|The Sword in the Stone
At the end of The Sword in the Stone, it is true that Kay does receive the 'rough end' of the deal because he, being the son of a noble and a knight, and the Wart, comparatively nothing but a squire to Kay became the King of England when Kay thought himself more qualified and better for the postition. However, throughout the Boy's childhood, Kay maintained the dominant position in their relationship. I think that it is only fair that in the end, justice is served and theWart gets to rule over Kay.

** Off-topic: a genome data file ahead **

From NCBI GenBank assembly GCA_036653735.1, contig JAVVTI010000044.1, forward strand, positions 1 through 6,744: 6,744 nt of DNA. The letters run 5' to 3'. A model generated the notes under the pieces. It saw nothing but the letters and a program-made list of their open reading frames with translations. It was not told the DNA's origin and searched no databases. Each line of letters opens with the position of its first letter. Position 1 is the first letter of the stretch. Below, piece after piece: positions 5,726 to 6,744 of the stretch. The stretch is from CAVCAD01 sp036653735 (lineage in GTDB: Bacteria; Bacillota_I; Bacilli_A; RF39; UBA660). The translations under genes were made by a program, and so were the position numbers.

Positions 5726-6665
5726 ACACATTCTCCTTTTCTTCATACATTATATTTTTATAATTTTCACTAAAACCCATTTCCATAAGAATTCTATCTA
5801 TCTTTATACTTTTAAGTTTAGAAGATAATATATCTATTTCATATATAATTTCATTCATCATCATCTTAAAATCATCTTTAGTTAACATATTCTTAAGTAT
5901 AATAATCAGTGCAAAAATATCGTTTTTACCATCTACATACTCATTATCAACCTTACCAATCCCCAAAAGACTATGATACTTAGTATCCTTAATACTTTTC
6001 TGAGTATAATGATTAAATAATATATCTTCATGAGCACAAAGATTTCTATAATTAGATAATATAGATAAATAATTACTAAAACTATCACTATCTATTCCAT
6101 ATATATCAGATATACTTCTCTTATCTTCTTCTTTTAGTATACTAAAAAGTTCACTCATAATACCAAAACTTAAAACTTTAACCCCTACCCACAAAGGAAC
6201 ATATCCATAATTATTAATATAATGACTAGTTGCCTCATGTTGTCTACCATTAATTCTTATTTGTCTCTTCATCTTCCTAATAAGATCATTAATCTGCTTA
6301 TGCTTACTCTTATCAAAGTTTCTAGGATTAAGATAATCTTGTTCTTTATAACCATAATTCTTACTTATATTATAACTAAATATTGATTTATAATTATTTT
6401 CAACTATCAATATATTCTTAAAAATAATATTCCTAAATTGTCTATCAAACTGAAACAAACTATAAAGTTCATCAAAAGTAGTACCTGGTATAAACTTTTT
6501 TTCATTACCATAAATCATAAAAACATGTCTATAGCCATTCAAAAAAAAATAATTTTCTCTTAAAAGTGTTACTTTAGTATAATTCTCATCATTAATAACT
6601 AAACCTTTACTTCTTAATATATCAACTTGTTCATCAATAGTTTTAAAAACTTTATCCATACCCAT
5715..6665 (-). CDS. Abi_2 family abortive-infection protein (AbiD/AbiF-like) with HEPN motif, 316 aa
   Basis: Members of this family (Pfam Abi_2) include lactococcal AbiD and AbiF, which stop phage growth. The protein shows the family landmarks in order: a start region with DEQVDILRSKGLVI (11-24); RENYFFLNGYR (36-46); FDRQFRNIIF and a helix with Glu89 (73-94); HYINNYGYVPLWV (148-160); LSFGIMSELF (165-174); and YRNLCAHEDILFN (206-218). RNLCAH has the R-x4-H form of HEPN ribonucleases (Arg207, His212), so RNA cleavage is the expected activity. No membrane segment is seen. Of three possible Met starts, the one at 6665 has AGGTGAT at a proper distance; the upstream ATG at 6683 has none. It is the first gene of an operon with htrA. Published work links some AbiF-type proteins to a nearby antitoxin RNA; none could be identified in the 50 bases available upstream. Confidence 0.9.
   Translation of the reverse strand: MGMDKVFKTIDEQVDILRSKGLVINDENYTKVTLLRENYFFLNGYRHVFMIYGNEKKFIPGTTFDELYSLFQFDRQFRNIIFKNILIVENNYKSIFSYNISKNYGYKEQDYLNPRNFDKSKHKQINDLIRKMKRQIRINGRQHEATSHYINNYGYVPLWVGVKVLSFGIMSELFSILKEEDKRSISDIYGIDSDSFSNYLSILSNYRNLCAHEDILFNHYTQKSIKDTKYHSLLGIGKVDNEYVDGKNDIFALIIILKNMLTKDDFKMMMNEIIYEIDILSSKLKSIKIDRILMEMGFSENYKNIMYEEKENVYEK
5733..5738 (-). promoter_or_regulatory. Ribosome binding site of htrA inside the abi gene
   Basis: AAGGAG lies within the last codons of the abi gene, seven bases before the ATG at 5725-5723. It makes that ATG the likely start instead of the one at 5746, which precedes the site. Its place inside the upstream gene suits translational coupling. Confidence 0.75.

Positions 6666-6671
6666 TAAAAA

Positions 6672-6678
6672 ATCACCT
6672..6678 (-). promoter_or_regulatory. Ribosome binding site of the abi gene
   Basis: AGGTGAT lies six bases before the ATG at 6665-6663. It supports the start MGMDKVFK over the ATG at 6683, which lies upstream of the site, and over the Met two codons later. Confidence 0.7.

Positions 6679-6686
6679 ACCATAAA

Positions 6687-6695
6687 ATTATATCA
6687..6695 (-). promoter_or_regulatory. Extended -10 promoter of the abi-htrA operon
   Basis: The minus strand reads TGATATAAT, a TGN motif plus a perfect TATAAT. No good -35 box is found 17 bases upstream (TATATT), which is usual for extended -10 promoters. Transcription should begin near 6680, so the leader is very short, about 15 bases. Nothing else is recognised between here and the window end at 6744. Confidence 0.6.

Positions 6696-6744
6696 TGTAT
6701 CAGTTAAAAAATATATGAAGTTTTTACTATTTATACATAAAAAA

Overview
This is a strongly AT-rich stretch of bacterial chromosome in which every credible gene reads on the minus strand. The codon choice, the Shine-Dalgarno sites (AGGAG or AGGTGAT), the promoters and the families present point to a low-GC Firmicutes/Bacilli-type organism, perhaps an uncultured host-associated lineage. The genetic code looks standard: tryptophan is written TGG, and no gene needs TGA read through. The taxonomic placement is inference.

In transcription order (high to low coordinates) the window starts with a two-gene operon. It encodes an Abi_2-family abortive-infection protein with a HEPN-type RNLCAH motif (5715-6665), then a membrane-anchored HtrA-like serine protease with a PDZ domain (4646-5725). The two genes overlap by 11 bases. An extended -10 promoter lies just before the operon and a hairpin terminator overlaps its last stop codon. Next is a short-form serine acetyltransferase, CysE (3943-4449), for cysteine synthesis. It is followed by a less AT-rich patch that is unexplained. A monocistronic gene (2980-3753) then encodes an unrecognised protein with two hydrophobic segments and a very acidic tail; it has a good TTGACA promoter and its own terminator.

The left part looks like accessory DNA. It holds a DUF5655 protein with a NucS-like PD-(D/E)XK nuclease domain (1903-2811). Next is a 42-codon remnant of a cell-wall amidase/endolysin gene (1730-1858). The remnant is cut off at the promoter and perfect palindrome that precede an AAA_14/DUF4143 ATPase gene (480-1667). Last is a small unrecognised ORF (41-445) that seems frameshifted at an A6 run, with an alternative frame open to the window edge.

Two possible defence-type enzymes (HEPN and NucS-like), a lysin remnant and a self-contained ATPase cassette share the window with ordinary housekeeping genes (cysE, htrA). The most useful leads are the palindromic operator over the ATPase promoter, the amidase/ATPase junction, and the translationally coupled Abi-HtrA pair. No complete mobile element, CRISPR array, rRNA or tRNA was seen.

When the boys were young, Kay maintained a dominant position over the Wart, constantly reminding and humiliating him by saying that he "was not a proper son" and "Kay seemed to regard this as making him inferior in some way". Because Kay constantly reminded the Wart that he "was not a proper son" and said that he was inferior, upsetting the Wart, he learned to simply give in to Kay and always let him get his own way. After this constant torment and opportunities...